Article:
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Improving the U.S. Military’s Understanding of Unstable Environments Vulnerable to Violent Extremist Groups: Insights from Social Science

Improving the U.S. Military’s Understanding of Unstable Environments Vulnerable to Violent Extremist Groups: Insights from Social Science
Source: RAND Corporation

Over the previous decade, operations associated with irregular warfare have placed large demands on U.S. ground forces and have led to development of new Army and Joint doctrine. This report helps analysts identify and assess key factors that create and perpetuate environments susceptible to insurgency, terrorism, and other extremist violence and instability to inform military decisions on allocation of analytic and security assistance resources. The report focuses in particular on sources of understanding about these environments from the fields of sociology and cultural anthropology. RAND researchers surveyed existing sociological and anthropological theories and schools of thought and identified 12 key factors that give rise to and sustain unstable environments. The research found a relatively high degree of consensus among experts regarding the salience of these factors. The factors are interrelated and mutually dependent in complex ways. The report proposes a series of qualitative and quantitative metrics for each of the 12 factors and uses them in an analytic construct for assessing countries and regions based on their susceptibility to unstable environments.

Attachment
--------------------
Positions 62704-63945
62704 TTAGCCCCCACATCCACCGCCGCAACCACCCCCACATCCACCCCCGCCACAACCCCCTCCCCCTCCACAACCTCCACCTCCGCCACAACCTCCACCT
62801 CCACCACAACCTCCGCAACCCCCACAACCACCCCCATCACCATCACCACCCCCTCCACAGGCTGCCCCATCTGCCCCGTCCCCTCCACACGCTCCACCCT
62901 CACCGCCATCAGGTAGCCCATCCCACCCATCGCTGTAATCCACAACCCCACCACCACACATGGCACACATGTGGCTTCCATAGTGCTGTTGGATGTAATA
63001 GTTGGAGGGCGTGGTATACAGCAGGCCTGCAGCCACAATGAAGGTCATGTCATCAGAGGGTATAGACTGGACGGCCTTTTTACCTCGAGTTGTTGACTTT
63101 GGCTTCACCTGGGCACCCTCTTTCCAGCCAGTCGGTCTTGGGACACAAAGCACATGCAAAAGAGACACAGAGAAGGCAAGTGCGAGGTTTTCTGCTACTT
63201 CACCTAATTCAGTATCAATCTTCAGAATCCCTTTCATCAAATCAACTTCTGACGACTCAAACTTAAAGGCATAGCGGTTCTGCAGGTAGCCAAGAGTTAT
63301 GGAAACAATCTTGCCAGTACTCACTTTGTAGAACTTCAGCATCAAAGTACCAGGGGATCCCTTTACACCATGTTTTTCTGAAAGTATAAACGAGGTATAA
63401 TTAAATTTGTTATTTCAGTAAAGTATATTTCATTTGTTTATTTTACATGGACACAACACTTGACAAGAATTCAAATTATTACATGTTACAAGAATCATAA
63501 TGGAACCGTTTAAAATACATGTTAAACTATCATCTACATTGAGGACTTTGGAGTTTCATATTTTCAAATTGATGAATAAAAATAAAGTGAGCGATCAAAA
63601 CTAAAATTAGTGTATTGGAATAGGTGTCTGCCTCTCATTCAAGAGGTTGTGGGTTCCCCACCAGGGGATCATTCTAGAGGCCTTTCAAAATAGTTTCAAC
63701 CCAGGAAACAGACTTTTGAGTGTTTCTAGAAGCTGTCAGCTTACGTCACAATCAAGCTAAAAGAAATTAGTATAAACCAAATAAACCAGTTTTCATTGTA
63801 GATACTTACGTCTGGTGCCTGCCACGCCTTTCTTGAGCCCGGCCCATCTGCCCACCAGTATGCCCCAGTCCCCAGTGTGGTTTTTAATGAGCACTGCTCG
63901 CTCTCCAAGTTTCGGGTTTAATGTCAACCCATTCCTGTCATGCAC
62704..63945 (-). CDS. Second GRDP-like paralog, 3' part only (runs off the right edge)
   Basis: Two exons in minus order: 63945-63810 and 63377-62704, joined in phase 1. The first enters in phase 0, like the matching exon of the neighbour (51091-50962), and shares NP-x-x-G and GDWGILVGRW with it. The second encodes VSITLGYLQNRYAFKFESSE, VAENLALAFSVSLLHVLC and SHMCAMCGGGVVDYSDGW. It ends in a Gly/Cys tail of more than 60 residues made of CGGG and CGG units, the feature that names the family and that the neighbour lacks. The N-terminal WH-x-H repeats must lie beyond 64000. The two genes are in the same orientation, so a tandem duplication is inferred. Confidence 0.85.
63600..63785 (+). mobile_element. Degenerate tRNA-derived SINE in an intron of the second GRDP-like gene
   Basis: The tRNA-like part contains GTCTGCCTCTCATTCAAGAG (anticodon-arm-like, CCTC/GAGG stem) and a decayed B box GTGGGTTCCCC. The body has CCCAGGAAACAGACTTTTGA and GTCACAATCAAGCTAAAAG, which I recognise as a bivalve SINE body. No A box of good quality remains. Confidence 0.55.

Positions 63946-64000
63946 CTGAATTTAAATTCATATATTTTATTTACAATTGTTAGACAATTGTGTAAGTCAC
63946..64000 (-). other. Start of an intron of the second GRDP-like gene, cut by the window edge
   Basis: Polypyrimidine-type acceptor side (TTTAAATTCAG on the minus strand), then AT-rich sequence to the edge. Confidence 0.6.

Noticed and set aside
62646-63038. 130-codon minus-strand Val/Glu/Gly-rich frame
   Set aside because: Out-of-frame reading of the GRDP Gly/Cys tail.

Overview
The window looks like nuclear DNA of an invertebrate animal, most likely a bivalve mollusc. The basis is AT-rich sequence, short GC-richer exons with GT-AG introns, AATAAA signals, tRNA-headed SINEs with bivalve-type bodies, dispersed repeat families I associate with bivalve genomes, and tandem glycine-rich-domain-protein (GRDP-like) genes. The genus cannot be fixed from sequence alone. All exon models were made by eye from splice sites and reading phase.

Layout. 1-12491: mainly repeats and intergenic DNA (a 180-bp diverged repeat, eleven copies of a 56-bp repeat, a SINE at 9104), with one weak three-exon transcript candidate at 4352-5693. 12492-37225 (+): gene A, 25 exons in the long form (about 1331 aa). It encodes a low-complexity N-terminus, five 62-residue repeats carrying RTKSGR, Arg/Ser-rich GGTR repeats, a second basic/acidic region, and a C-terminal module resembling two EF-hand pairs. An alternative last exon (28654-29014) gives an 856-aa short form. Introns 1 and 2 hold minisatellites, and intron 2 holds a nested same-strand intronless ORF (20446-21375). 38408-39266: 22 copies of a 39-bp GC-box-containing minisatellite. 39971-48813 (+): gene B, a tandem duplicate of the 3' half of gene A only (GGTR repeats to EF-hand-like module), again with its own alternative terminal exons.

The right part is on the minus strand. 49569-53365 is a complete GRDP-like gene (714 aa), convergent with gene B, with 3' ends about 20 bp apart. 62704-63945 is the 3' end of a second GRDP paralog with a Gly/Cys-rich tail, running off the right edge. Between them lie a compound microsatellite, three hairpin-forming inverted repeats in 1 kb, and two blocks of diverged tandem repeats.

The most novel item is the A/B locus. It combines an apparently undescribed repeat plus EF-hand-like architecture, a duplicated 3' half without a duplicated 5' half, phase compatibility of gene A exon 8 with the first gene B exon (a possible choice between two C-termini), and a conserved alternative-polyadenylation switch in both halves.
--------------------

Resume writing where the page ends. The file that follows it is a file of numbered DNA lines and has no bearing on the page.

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Sexual Assault Reports Drop at Service Academies

Sexual Assault Reports Drop at Service Academies
Source: U.S. Department of Defense

Reports of sexual assault decreased in two of the three military academies in academic year 2012-13, officials of the Defense Department’s Sexual Assault Prevention and Response Office said today.

The statistics came from DOD’s Annual Report on Sexual Harassment and Violence at the Military Service Academies, which is being delivered to Congress today.

During the academic year, a total of 70 reports were made at the U.S. Military Academy, the U.S. Naval Academy or the U.S. Air Force Academy, officials said. The number of sexual assaults reported declined at West Point and Colorado Springs, but rose at Annapolis.

A report of sexual assault means at least one military victim or subject, said Air Force Col. Alan Metzler, an official with the Pentagon’s Sexual Assault Response and Prevention Office.

Of the 70 reports, 53 came from cadets and midshipmen for events they experienced in military service. “We are getting reports from victims for events prior to their military service or prior to entering the service academies,” Metzler said.

The report provides an assessment of the effectiveness of the service academies’ policies and training to prevent sexual violence. The assessment found the academies were compliant with their policies regarding sexual harassment and sexual assault during the academic year, which ran from June 2012 to May 2013.

“What we found was the academies instituted a lot of new initiatives to enhance training, improve awareness of sexual harassment and assault and to promote a safe environment for all cadets and midshipmen,” Metzler said.